“Sometimes I feel like I’ve already seen everything that’s gonna happen.”
I really don’t like comparing movies with other movies and usually try to avoid it whenever possible. However, I have to say that watching the trailer for Cherry, and eventually the rest of the film, I couldn’t help but be reminded of 2015’s Joy. Much like that film, Cherry employs plenty of unique visual touches as it attempts to chronicle the complicated life of its main character, going to great lengths (including a sprawling runtime) in order to do so. Both films feature popular stars who take on the daunting acting challenge of having to venture decades with their characters over the course of their films, charting their mental and emotional journeys along the way. Joy did all this; and did it well. Cherry, sadly, does not.
Directed by Joe and Anthony Russo, Tom Holland plays the titular character (I literally just discovered Cherry was his actual name when consulting IMDb before starting this paragraph), a young man trying to find his way in college when he meets and falls in love with Emily (Ciara Bravo), a beautiful coed. After Emily steals his heart and later breaks it before deciding she loves him again, Cherry enlists in the Army and is sent to fight in the Iraq war. The experience leaves him with severe PTSD and leads to both a heroin habit and a penchant for robbing banks.
My comment of Cherry reminding me of Joy was more compliment for the former rather than insult to the latter. Five years later, all of David O. Russell’s visual choices for that film still linger as does the way they brilliantly helped to tell the character’s story without taking over completely. Cherry likewise has its own signature style. Unfortunately the directors prefer this style over substance…as well as story. There’s no shortage of visual flair and playful methods to be found here. The main character pauses on numerous occasions to break the fourth wall, screams are illustrated on the screen in big red type and every third shot is done in slow-mo. Meanwhile, characters end up looking/posing directly to camera as they’re being introduced through a Cherry voiceover and many frames show everything in the shot to be blurry and distorted with the exception of the person in the center. The Russo’s have guaranteed that Cherry contains stylistic flourishes galore, ensuring that their movie is never boring to look at. Unfortunately, these touches also highlight how inconsequential it really is.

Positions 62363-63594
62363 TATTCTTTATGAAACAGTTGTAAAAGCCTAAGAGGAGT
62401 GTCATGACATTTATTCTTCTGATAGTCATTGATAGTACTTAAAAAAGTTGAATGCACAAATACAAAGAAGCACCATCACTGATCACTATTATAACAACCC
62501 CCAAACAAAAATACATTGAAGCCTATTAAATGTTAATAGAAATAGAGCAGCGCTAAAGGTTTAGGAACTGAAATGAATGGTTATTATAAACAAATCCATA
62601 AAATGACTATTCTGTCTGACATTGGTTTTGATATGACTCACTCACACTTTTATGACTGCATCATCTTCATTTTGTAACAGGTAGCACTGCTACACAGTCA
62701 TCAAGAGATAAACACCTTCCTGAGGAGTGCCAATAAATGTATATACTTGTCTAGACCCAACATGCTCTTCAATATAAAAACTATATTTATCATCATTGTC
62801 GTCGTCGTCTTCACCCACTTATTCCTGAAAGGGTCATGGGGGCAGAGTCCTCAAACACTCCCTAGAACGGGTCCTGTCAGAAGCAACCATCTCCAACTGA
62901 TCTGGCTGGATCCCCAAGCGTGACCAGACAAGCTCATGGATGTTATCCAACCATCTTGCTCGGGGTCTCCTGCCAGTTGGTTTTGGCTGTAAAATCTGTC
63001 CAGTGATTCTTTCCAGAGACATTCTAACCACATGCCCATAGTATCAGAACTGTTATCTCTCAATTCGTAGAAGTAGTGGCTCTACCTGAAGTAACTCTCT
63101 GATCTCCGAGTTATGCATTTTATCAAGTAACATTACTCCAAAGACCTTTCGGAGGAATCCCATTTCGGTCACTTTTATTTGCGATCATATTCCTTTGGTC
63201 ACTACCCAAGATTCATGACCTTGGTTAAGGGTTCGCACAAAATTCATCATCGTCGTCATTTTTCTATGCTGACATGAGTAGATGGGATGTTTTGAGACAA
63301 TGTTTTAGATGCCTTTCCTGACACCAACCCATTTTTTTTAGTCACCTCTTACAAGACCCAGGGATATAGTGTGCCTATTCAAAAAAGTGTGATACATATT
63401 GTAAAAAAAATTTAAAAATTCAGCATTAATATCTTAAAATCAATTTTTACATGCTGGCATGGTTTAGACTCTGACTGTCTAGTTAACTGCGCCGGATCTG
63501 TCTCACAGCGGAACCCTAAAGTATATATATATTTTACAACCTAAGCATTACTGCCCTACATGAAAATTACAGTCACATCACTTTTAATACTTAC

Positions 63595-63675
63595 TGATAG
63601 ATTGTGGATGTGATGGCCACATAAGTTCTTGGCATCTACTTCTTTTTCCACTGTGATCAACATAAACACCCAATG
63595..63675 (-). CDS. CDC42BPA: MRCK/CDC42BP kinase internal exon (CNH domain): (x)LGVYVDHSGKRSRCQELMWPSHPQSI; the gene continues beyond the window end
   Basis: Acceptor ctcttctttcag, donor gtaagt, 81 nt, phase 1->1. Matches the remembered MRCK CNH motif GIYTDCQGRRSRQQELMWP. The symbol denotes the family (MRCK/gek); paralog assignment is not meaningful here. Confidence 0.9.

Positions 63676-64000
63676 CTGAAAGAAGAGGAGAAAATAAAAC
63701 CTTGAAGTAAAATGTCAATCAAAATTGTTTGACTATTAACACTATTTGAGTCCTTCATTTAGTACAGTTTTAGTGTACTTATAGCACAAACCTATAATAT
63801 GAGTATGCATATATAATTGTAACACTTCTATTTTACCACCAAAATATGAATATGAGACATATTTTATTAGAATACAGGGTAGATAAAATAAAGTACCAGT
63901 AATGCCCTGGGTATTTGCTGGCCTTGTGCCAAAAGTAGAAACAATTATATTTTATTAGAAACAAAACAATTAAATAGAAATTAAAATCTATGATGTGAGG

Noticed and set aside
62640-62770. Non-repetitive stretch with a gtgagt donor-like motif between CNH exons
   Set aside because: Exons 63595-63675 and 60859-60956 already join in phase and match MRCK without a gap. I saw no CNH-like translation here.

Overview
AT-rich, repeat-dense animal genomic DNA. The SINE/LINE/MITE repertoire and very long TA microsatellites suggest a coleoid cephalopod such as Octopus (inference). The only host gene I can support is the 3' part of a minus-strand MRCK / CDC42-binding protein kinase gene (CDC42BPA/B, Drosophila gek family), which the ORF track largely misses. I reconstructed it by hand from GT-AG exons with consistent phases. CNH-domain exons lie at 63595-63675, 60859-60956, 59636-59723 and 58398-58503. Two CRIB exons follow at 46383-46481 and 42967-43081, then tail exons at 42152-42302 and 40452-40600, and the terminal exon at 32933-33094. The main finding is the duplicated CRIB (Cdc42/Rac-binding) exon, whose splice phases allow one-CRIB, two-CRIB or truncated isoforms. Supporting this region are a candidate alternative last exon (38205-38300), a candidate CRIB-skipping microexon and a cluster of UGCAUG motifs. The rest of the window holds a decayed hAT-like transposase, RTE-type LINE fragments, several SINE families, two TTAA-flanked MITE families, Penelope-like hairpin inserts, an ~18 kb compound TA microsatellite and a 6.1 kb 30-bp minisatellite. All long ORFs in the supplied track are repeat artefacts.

The thing I hate more than comparing films to one another is asking what the point of any one movie is. It’s almost blasphemous, I feel, to question why a movie should exist. And yet, all throughout the nearly two and a half hours of Cherry, I found myself continuously wondering: What is the point of this? Even a whole day later, I still can’t figure out what I was meant to get from this experience. Sure, the film highlights the ongoing plight of returning soldiers who continue to battle PTSD and the far-reaching effects that can result from them, but I suspect that Cherry wasn’t really made for this purpose. There’s no real ideological full circle here and too many scenes seem to exist more for effect than to move the story along. When an angry Emily is sitting by a small table with a bunch of nail polish bottles on it, we notice that she’s not doing her nails. As soon as we notice this, she knocks them off, screams, gets up and storms over to Cherry who laying in an empty bathtub with oxycontin scattered on his chest. The movie is littered with scenes such as these which function as near parodies of actual hard-hitting dramas and little else. The movie is split up into chapters and includes both a prologue and epilogue, which means plenty of territory is covered. Yet it still feels as if nothing worthwhile, life-affirming or even genuine made the final cut.
I recall reading a review about the 1999 Rob Reiner-directed comedy The Story of Us starring Bruce Willis and Michelle Pfeiffer in which the critic analyzing the movie said that the actors let their hairstyles do their acting for them, referring to the many times the two stars changed their appearance to signify the passage of time. While that criticism was unfair in that instance (Willis and Pfeiffer are quite good in that film), it more than fitting with Cherry. Holland isn’t out of his depth here per say, but he’s definitely relying on his character’s physical features (including and especially his hairstyles) to carry him through scenes the young actor seems a bit too apprehensive to tackle without their help. Bravo, Jack Reynor as a Ambercrombie-clad drug dealer and James Lightfoot as Cherry’s best friend all come off better, though not enough to disguise the fact that there aren’t any real characters in Cherry; only constructs.
Any chance I see to quote The Golden Girls, I leap at. At some point during Cherry, when I was seeing how strung out Cherry and Emily had become, I thought back to an episode when Sophia and Blanche had just returned from the movies. “We saw Dying Young,” Sophia announced. “ I laughed til I peed; and then I laughed at that,” she added. It’s kind of hard not to echo Sophia’s sentiments watching Cherry since every potential emotional beat was preceded by an idiotic choice made by the main character, rendering too many scenes hollow and un-engaging. It’s sad when you do consider what does work about the movie. The cinematography is legitimately stunning and the combat scenes do have enough spark and credibility to make them watchable. There is enough heart and intention throughout the whole of the film that made me want to root for it to succeed. Maybe at a shorter run time, Cherry might have had a shot at being solidly good. But there’s simply no reason for a film this pointless to exist.